How much Nuneaton and Bedworth parking fees could soon cost
New parking charges could be introduced at municipal car parks in Nuneaton and Bedworth if budget proposals are given the green light.
Under the Tories’ proposed budget for next financial year, the new charge of up to three hours would cost motorists £1.50.
The Tories had promised to make changes to what have long been controversial costs for parking in council-owned car parks.
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Before the pandemic, there were different charges per hour – with one hour £1, £1.80 for two hours and £2.80 for three hours.
To help town centers recover from the impact of the closures, parking fees were reduced last summer with government recovery money.
At the time it cost drivers £1 for three hours, then in December and January all charges were dropped.
However, that changed at the start of this month and it cost motorists £1 for three hours.
But, if the Tory budget is given the green light, it would rise to £1.50 for three hours.
The proposed charge is in the budget, which was first presented at a cabinet meeting last night (February 9).
“We need to be smarter”
Councilor Keith Kondakor criticized the ‘one size fits all’ approach to parking – saying less used car parks, such as Harefield Road, should be priced differently.
“We are increasing the parking rate from one to three hours to £1.50. I’m not a big fan of driving lots of people into town, but I want to keep the economy alive in the town and having one size fits all for all £1.50 doesn’t give that flexibility to people coming in for a short stop.
“I understand we only have a limited amount of car parking so a different pricing scheme, perhaps in Harefield Road which is underused, for 50p for one hour, £1 for two hours, this short stop at Harefield Road would actually give people an alternative because I think £1 for two hours is a good compromise.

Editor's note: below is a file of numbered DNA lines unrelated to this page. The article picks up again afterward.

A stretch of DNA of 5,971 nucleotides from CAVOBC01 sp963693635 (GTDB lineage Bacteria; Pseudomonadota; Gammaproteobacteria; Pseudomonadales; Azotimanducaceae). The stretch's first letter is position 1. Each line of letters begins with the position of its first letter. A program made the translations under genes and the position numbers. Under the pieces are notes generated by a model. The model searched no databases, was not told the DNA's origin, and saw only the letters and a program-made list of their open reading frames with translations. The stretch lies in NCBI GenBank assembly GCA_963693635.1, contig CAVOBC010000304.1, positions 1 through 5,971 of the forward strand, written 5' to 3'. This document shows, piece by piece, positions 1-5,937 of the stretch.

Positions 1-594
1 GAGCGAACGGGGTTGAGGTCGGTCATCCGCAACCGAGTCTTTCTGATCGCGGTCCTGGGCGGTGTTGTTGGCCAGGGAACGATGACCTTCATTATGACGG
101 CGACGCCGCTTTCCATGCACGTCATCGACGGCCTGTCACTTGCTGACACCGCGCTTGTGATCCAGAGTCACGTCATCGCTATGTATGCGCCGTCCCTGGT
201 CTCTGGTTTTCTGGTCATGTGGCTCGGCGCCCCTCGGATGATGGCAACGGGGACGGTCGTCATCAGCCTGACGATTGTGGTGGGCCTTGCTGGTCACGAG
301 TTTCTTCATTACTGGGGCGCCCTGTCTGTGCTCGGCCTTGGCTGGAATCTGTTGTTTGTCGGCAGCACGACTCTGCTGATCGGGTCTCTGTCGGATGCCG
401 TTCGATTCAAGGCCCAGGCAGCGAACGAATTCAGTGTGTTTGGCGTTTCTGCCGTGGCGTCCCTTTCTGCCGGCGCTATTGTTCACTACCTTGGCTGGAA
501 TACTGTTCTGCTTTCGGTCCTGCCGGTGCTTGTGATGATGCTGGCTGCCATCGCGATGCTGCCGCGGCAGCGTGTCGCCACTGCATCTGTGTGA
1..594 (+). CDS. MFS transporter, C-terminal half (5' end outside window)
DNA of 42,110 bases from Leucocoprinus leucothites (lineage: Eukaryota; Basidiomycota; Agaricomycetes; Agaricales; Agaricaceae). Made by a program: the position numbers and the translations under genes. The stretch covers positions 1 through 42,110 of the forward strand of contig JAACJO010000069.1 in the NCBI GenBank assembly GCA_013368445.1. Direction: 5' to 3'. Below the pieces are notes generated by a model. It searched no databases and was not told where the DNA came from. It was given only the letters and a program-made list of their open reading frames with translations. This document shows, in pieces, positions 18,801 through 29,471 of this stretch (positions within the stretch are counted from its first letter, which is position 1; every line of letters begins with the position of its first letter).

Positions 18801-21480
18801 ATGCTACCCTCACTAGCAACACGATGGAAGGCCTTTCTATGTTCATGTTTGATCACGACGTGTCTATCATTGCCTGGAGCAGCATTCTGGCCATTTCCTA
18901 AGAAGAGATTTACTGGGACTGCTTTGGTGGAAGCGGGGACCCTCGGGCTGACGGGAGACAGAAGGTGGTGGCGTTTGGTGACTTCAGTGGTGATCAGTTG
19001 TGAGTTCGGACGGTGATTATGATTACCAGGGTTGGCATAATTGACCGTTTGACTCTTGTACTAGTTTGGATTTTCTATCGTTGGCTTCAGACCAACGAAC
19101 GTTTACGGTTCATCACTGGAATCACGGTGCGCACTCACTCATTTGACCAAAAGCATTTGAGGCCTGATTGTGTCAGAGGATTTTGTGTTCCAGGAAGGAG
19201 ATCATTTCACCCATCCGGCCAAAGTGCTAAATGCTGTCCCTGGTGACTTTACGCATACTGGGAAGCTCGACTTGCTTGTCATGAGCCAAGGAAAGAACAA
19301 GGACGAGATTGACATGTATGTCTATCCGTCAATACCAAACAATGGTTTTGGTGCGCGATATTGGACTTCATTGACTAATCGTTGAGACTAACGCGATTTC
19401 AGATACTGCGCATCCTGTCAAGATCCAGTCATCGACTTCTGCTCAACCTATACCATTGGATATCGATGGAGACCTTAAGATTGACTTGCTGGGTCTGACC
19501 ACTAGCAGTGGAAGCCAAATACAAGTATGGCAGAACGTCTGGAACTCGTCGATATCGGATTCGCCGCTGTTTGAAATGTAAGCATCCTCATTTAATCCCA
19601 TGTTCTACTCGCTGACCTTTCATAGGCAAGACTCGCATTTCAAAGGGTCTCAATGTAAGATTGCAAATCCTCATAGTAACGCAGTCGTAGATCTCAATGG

“For people to pay £1.50 to try and stay in town for three hours is fine on a nice day, but I think we should be a bit smarter and at least get parking at a lower rate .”
Cllr Kris Wilson, leader of the council, replied: “We have done a number of things over the past nine months that are making a difference for residents.
“I make no apologies for trying to keep residents longer in the city center because if they spend more time in the city center they spend more money with our local businesses and markets, maybe they’re going for coffee or lunch, and I think not having to look at the clock and rush to the car is a plus.”
The final decision on parking fees, along with other budget recommendations, is expected to be made at the annual council tax setting meeting on Monday, February 14.
The Conservatives will present their draft budget and the opposing Labor group will likely offer an alternative.
In the past, amendments have been proposed by Independent Party and Green Party councillors.
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